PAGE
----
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Chapter 10. Camera, Map Kit, and Core Location: Proof in the real world

Chapter 10. Camera, Map Kit, and Core Location: Proof in the real world

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be the developer solution


BE the developer solution

What happens if Core Location can’t get anything or the user disables it?

Since Bob needs the location info when he marks a fugitive as captured, we’ll

need to disable the captured switch if we can’t get anything.

- (CLLocationManager*) locationManager {

if (locationManager_ == nil) {

locationManager_ = [[CLLocationManager alloc] init];

locationManager_.desiredAccuracy =




locationManager_.delegate = self;

er. If we

This is the property gelocttation manager

haven’t configured a re.

yet, we’ll set it up he

The location manager wi

notify the delegate (us)ll

it gets a valid position up when


return locationManager_;

- (void) locationManager:(CLLocationManager *)manager

didUpdateToLocation:(CLLocation *)newLocation fromLocation:(CLLocation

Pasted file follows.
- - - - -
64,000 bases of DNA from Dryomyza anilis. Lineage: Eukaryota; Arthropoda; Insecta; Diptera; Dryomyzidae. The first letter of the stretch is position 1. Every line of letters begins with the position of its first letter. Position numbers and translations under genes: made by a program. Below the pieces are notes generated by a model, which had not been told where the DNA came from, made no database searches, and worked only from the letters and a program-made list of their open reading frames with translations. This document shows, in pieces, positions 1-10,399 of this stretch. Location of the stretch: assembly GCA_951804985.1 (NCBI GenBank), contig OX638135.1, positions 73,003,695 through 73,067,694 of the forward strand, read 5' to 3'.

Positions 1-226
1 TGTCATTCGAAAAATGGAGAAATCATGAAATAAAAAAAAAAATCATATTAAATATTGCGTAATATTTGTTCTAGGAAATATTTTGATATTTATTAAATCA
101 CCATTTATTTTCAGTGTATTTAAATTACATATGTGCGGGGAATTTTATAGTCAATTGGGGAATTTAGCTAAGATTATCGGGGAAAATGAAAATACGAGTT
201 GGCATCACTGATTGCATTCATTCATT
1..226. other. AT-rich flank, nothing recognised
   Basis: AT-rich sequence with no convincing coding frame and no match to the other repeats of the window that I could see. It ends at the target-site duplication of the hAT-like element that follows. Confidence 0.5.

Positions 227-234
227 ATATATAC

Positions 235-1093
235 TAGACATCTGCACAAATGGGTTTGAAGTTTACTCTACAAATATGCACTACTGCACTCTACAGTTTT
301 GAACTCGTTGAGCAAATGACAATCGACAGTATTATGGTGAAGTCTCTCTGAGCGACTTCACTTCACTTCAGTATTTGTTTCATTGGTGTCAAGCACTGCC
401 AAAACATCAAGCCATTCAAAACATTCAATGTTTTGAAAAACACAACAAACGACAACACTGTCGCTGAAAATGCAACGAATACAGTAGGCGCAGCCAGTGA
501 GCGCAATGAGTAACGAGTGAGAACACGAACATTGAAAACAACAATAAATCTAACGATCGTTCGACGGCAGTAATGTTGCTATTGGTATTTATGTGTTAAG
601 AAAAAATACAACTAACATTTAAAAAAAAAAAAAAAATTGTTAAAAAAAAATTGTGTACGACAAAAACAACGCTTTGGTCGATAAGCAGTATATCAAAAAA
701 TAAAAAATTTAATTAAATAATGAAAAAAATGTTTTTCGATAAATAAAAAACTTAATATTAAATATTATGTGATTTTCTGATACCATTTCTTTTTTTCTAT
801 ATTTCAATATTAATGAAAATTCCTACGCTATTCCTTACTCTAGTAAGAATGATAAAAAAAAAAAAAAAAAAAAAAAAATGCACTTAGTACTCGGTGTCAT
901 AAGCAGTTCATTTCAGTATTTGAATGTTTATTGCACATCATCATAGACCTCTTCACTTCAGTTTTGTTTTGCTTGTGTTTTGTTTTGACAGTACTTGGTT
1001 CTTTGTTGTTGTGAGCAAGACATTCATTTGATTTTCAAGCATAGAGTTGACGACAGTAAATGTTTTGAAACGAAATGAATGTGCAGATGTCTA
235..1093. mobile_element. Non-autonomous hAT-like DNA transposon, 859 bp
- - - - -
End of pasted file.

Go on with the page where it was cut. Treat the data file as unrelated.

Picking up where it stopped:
*)oldLocation {

NSLog(@”%@”, @”Core location claims to have a position.”);


self.capturedToggle.enabled = YES;

If the location mana

get a fix, it will sendgeusr can’t



- (void) locationManager:(CLLocationManager *)manager

didFailWithError:(NSError *)error {

NSLog(@”%@”, @”Core location can’t get a fix.



Disabling capture

self.capturedToggle.enabled = NO;

n’t have a nice

Since the segmented controller really doesusing

a UIAlertView


disabled look, you might want to cons






to warn the user that they can’t mar

540   Chapter 10



camera, map kit, and core location


When will you shut down Core Location?

We’ll shut it down when we leave the detail view.

- (void) viewWillDisappear:(BOOL)animated {

[super viewWillDisappear:animated];

NSLog(@”%@”, @”Shutting down core location.”);


Make sure you shut do


location manager when wn



need it to conserve batt don’t


[self.locationManager stopUpdatingLocation];


- (void)dealloc



[fugitive_ release];

[nameLabel_ release];

[idLabel_ release];

[descriptionTextView_ release];